Last week the Supreme Court heard arguments in Caniglia v. Strum on whether police can enter a home without a warrant under a “community caretaking” exemption to the Fourth Amendment right against unreasonable search and seizure. The case stems from a 2015 incident in Rhode Island in which police entered an innocent man’s home, without his permission, and confiscated his firearms.
Police had been called by Edward Caniglia’s wife, who claimed she feared her husband might be suicidal after they had an argument. Edward spoke calmly to police when they showed up, told them he would never kill himself, and displayed no reason to believe he may be suicidal. Police bullied him into visiting a psychiatric care facility, and lied that they would not confiscate his firearms while he was away. The facility immediately released Edward, because in their assessment, his mental health was fine.
Police then lied to Edward’s wife, saying her husband gave police permission to enter the home and remove his firearms, which they did.
After Edward sued, his firearms were returned. But the court ruled the police had acted properly in seizing the guns based on “community care.” Edward’s appeal made it to the Supreme Court.
At last week’s arguments in front of the Supreme Court, the Biden administration sent a representative of the United States to argue on the officers’ behalf. In other words, the Biden administration is in favor of a court decision which would allow police to enter homes and confiscate firearms without a warrant in the name of “community care.”
What this means:
Lawyers for the police officers argued that a precedent for the “community care” exemption to the Fourth Amendment, which applied only to impounded vehicles, should also apply to the home. While other exceptions to the Fourth Amendment require an immediate emergency, this one does not. If the Supreme Court ultimately agrees, it would weaken the Fourth Amendment protection against unreasonable search and seizure, especially as it applies to firearms.
This would essentially force a “red flag law” on the entire country.
Red flag, or ERPO (Extreme Risk Protection Order) laws have been passed in 19 states (plus DC). They allow police to seize firearms from an innocent person, with the permission of a judge.
This is a “pre-crime”— the court decides, without the subject present, if their non-criminal behavior suggests they pose a threat to themselves or the community. But at least under red flag laws the cops need a judge to go along. If the Supreme Court rules in favor of the police in Caniglia v. Strum, it means police across the country will have free reign to serve as judge and jury, to convict someone of a pre-crime.
What you can do about it:
It’s pretty ironic that the same people who want to restrict the ability to defend yourself claim that the police are all racist and cannot be trusted to keep communities safe.
The reality is that self defense is a personal responsibility.
Guns can absolutely be misused, and in some cases needlessly escalate situations.
But it’s hard to deny that firearms are sometimes an important part of a Plan B for self and home defense in a worst case scenario.
The following 19 states (plus DC) have some version of red-flag laws on the books— which again, means police could confiscate your firearms with a court order, even if you have never committed, or even been accused, of a crime.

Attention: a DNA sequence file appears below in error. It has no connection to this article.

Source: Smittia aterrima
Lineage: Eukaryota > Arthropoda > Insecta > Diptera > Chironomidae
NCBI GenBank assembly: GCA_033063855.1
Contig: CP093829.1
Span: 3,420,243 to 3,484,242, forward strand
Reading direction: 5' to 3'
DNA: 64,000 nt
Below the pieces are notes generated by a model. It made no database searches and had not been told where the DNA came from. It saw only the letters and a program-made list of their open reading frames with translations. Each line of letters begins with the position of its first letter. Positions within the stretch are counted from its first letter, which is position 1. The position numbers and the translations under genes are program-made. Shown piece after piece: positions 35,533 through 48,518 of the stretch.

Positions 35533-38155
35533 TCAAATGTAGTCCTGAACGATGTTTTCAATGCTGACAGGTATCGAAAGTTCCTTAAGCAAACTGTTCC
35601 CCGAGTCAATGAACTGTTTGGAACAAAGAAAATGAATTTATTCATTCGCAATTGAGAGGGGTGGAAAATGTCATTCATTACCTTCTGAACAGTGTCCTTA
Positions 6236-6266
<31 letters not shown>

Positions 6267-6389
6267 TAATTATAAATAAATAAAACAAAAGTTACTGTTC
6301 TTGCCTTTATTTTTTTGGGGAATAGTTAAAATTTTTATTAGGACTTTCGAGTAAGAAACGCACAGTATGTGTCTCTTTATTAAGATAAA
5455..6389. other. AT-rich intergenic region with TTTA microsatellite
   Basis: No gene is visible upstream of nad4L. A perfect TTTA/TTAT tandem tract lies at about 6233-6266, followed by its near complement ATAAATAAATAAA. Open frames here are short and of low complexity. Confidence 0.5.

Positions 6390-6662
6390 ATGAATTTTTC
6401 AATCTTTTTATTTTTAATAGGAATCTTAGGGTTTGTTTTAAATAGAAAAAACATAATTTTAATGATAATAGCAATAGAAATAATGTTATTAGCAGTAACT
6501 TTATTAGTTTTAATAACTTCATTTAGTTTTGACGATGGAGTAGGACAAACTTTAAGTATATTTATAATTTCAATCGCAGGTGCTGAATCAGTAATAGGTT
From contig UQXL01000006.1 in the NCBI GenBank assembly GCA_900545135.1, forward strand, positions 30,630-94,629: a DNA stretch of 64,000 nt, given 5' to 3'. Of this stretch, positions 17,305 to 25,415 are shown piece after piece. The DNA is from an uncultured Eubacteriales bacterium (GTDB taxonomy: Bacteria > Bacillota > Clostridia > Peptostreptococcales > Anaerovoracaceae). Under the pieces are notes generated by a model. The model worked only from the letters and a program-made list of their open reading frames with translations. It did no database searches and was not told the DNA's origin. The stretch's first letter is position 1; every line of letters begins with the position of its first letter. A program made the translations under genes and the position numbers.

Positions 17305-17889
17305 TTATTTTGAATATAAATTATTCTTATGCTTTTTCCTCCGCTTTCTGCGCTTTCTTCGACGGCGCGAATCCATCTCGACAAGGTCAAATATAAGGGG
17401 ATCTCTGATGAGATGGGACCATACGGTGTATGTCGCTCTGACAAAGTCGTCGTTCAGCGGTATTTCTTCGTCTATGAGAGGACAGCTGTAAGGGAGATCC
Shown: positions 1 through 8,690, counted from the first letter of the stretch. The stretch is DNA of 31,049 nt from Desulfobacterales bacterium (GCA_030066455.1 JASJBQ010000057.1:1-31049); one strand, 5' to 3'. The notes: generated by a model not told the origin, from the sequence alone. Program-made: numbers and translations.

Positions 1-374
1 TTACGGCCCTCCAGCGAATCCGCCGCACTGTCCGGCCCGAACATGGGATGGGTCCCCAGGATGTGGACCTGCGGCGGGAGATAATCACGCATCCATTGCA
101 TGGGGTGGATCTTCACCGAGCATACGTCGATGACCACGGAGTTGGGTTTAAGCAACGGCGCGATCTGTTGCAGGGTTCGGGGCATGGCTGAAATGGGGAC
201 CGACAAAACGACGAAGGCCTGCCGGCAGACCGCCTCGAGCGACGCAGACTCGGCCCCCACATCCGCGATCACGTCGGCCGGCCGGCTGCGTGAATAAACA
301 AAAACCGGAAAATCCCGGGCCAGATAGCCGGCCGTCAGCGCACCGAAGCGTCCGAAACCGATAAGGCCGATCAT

- District of Columbia
- New Jersey
- New Mexico
- New York
- Rhode Island
Oklahoma is the only state with an anti-red flag law. The law passed in May 2020 says the state, nor local governments, may enact a law that allow confiscating firearms from innocent people. No state agencies may accept funds to implement such a law either.
Here is a basic overview of gun ownership legality in a few common Plan B destinations.
Canada: It is legal to own firearms in Canada with training, a background check, and a permit. Canada issues different permits based on the type of firearms you wish to acquire. Shotguns and rifles commonly used for hunting are considered non-restricted, which is the easiest type of firearm license to acquire. These firearms do not have to be registered.
Handguns are considered restricted, and require a different permit, and registration of each individual firearm. To carry handguns outside the home, you must acquire another special permit based on your occupation, or an imminent danger to your life.
Mexico: It is legal for citizens and legal residents to own firearms in Mexico provided they are registered with the government and only kept in the home.
To carry a firearm outside the home, a special permit is required. You must prove an occupational or special need, and meet other requirements including previous military service. Other exceptions exist for certain farming, hunting or sporting reasons.
Panama: Legal residents and citizens of Panama can own firearms after obtaining a permit. Requirements include a psychiatric evaluation, to submit DNA, a background check, and a drug test in order to obtain the permit.
Firearms must already be registered with the government, or go through the registration process if it is imported, which includes ballistic “fingerprinting” of the firearm.
Keep in mind that states and countries have different standards for when you are allowed to use a firearm in self defense.
Of course guns should always be a last resort, to save your life or the life of a loved one. In those circumstances, when faced with the choice of death or having to prove self-defense in court, most people would choose the latter.
Again, there can be parts of a Plan B that you hope you will never have to use. But as the saying goes, better to have it and not need it, than need it and not have it.